Earlier this year, the wine industry in the U.S. received a big wake-up call regarding cybersecurity after around 70 wineries discovered they were at risk of being attacked by hackers. However, many in the industry may not be doing enough to safeguard themselves despite the current environment. To best protect themselves, vineyards and others in the space should invest in detection and response managed services.
In late May, Missing Link Networks Inc. told its clients that its sales software built and distributed just for wineries was compromised in April. Data related to approximately 250,000 customers was leaked in this incident, The North Bay Business Journal reported. Among the breached data included debit and credit card numbers, names, addresses and dates of birth.
How the industry responded to the hack
In the aftermath of the breach, Missing Link Networks said that it had patched the hole and was in the process of encrypting more of its data. Additionally, Andrew Kamphuis, president and chief operating officer of Vin65, told The North Bay Business Journal that the incident helped spur further awareness in the industry about cybersecurity. He said that while many wineries previously believed they were too small to be hacked, that assumption has been broken.
"We have not changed our internal practices, but this has allowed us to talk more about [cybersecurity]," Kamphuis said. "In the past, wineries may have seen that feature but not cared about it."
Of the more than 7,700 wineries in the United States, approximately 77 percent of them produce less than 5,000 cases of wine a year, according to the latest statistics from Wine Vine Analytics. While vineyards are typically small in the U.S., they drum up big business. In July, wine sales from both off-premises transactions and direct-to-consumer shipments totaled $669 million.
Are wineries doing enough regarding cybersecurity?
Kamphuis's quote is telling in that while vineyards are perhaps more aware of data leaks than ever before, they may not be doing enough to protect themselves accordingly. Indeed there have been some that have called on the industry to be more vigilant, although the Missing Link Networks breach shows that some were still caught off guard despite prior warnings. For example, here is what Wine Communications Group wrote in a December 2013 blog post in the aftermath of the Target hack:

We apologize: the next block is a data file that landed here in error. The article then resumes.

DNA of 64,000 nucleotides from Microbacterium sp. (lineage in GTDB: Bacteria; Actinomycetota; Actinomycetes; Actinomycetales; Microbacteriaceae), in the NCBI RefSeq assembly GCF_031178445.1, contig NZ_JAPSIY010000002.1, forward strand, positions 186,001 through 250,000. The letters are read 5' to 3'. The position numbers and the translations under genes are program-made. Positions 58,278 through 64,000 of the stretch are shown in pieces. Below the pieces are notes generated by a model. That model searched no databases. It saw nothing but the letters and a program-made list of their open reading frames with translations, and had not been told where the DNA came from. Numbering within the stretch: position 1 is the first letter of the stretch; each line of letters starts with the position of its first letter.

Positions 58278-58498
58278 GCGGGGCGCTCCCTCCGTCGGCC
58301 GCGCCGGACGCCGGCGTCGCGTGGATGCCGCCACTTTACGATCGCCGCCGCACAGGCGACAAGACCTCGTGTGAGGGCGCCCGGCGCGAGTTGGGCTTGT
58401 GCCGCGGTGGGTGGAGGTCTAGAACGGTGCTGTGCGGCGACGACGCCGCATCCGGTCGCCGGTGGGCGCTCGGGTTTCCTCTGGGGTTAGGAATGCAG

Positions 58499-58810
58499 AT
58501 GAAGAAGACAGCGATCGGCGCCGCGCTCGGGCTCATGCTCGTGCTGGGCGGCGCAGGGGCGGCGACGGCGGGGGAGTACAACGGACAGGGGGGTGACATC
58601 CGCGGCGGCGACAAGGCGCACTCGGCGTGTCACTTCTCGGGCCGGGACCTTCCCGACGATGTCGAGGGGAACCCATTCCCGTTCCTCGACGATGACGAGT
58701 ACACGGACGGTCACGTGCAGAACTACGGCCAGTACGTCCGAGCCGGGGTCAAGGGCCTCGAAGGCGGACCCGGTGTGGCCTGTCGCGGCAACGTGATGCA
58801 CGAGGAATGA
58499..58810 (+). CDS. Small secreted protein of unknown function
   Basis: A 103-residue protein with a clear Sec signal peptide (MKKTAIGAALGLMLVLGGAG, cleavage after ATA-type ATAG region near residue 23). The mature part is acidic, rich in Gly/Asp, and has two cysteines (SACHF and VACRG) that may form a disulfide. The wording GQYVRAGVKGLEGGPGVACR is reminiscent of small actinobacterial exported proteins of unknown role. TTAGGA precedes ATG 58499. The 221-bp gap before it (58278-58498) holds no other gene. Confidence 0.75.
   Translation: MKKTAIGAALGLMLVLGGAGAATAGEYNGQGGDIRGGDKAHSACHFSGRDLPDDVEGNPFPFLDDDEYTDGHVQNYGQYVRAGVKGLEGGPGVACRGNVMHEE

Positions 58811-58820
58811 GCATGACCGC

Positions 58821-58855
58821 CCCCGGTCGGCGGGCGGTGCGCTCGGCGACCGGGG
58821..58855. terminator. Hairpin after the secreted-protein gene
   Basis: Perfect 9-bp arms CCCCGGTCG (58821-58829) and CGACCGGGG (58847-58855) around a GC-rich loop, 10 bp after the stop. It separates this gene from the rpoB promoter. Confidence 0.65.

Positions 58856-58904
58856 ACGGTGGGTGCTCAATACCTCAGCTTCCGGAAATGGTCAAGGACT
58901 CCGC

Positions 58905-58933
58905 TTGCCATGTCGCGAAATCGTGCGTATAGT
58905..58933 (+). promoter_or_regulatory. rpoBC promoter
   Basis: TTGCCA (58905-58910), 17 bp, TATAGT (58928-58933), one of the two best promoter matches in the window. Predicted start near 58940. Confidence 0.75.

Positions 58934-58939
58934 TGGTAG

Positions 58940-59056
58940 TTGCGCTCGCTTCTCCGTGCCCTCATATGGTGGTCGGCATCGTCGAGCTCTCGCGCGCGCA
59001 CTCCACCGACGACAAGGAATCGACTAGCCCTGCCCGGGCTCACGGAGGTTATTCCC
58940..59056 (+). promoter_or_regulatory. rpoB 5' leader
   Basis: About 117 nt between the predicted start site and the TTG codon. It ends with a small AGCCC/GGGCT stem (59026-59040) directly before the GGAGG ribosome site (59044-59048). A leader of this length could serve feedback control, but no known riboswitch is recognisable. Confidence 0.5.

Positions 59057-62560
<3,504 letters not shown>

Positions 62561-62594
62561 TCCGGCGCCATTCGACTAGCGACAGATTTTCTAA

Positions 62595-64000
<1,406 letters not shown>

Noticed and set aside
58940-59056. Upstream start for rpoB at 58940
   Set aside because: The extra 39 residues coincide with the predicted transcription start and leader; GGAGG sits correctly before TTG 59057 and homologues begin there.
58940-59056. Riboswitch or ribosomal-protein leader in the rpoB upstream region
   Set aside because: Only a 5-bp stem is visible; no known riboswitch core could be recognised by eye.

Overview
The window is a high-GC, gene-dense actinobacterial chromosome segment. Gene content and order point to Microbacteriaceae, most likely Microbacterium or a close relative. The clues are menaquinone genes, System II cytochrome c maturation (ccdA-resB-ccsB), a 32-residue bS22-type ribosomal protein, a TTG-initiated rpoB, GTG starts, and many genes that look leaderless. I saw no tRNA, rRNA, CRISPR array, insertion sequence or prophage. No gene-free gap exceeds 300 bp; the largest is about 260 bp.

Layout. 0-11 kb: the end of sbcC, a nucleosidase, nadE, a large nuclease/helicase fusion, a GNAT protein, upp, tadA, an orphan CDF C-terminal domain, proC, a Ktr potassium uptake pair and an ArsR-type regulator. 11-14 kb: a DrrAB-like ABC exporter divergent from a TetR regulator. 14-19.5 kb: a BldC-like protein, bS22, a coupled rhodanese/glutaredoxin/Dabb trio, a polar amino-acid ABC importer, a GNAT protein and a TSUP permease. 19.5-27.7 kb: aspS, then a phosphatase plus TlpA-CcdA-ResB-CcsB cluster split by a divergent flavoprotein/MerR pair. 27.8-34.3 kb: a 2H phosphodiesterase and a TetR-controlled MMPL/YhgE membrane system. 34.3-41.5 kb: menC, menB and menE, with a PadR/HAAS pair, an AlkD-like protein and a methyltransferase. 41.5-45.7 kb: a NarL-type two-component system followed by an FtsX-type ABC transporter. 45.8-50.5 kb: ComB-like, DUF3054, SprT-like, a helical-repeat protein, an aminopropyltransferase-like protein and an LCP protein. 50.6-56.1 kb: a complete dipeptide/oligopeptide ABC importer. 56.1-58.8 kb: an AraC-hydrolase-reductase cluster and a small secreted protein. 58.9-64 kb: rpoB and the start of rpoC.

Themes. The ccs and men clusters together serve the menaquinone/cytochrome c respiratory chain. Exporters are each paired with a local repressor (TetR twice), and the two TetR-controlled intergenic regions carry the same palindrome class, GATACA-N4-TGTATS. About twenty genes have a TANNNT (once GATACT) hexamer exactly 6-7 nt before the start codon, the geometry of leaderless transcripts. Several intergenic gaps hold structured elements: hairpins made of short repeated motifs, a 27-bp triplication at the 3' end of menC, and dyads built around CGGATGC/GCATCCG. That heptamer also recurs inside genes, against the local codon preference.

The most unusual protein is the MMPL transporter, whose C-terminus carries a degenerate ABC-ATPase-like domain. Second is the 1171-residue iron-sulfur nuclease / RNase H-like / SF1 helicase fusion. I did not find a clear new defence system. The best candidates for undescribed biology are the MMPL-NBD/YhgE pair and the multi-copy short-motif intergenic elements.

"Many wineries believe that they're too small to be the target of a data breach, but in fact the opposite is true. 'Small' wineries don't have the funds to fight data theft like national and global corporations do, making them easy prey. The costs of a data breach, as Target is about to learn, are much more than refunding banks for the fraudulent purchases made."
The blog post recommended that in order to help protect themselves, wineries should strictly adhere to the Payment Card Industry Data Security Standard and encrypt data if they need to store it. While being compliant and making data less useful if stolen are certainly excellent steps for wineries to take, they are not enough.
For one, many hackers have found ways to bypass encryption and steal data before it is encrypted. In addition, as recent history has shown, multiple retailers and other firms have been the victims of data breaches even though they were PCI compliant at the time of the leak.
Instead of just relying on encryption and a compliance checklist to adequately protect themselves, wineries should invest in DRMS. When vineyards and other firms in the wine space leverage the services of a managed SIEM provider, they can rest assured knowing that anomalous behavior will be quickly detected, allowing them to take swift action when issues inevitably arise.
Cybersecurity news and analysis brought to you by Arctic Wolf, leading providers of detection and response security services. DRMS, when your firewall fails.